If you live in a commercially owned community, your home – probably your largest asset – sits on someone else’s land. We think of that as half the American Dream. Without land ownership or at least a long-term lease, you rely on an outside landlord to:

  • Maintain the roads, water, wastewater, drainage and electrical systems that serve your home;
  • Keep your lot rent stable;
  • Screen potential neighbors when they want to move in; and
  • Operate your neighborhood as a manufactured home community and not sell or redevelop the land.

In a resident-owned community (ROC), those responsibilities lie with the Members and their democratically elected Board of Directors. Lot rents are generally stable in ROCs. Typically the rent increases at the time of purchase, but within three years, it is at or below the rents of nearby commercially owned communities. Without a profit margin in your rent, the ROC is able to fund the community’s mortgage, pay taxes, handle operating and costs, and save for future projects while still keeping rents stable.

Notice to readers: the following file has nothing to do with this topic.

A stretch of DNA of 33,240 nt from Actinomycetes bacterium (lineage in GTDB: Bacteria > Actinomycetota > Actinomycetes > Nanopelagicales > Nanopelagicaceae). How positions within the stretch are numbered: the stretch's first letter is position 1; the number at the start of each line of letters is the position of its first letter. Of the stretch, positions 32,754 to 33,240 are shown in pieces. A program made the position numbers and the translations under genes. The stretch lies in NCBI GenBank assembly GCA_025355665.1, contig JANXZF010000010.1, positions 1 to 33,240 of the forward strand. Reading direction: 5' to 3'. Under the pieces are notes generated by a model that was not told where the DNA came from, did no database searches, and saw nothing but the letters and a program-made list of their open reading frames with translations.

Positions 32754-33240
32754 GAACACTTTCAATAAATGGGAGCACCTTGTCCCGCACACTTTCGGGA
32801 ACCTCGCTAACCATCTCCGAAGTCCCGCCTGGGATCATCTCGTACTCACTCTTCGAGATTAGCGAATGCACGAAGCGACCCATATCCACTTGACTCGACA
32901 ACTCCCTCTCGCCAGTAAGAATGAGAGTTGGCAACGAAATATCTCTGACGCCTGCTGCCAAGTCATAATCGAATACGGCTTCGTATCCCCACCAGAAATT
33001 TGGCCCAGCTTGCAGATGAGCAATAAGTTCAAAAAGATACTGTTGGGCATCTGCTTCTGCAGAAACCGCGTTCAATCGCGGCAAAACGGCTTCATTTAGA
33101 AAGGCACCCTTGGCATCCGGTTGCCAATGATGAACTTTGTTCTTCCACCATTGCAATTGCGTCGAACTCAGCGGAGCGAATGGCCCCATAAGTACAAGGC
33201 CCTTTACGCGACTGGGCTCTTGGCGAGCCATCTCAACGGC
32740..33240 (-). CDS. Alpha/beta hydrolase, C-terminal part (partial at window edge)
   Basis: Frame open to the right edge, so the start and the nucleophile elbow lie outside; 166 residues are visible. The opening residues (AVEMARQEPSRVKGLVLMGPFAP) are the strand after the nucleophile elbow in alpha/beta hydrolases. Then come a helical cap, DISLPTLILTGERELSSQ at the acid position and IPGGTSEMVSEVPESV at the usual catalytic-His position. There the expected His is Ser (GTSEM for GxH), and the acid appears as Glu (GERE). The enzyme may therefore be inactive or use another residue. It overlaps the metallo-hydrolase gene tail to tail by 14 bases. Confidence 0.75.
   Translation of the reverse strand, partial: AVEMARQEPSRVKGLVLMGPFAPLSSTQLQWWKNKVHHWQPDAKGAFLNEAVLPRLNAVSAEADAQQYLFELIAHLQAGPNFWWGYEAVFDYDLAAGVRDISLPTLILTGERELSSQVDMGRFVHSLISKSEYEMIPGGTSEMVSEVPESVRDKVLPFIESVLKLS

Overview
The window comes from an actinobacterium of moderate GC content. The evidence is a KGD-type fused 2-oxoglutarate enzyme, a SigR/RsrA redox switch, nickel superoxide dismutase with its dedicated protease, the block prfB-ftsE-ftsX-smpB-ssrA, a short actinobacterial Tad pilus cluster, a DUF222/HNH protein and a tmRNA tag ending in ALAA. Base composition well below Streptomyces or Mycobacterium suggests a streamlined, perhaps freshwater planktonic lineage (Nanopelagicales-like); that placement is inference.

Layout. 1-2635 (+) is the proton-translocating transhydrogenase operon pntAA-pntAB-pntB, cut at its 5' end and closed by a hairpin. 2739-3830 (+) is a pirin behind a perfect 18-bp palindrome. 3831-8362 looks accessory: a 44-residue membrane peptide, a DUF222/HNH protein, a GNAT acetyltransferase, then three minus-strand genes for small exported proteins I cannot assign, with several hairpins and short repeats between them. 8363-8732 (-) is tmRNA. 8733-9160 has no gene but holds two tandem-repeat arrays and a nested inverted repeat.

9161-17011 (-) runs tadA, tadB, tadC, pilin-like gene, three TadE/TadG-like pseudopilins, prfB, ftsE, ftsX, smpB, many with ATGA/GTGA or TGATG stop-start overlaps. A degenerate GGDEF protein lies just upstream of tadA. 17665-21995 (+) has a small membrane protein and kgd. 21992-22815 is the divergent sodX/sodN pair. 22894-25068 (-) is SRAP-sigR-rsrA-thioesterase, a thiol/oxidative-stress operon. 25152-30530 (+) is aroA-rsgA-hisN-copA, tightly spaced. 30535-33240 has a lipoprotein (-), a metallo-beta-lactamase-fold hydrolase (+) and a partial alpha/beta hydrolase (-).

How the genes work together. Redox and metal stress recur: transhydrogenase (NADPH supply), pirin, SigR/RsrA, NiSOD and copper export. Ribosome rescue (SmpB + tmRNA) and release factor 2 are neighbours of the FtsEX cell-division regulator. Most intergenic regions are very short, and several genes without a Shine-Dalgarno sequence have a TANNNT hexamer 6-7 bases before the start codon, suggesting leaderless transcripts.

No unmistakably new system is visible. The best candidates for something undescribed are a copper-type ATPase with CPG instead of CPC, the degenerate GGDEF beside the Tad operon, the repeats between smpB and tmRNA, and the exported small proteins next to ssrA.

In a ROC, a Membership Committee screens new applicants according to fair housing practices. Members sign perpetual leases, meaning they can live in the ROC as long as they choose so long as they pay rent and follow the rules.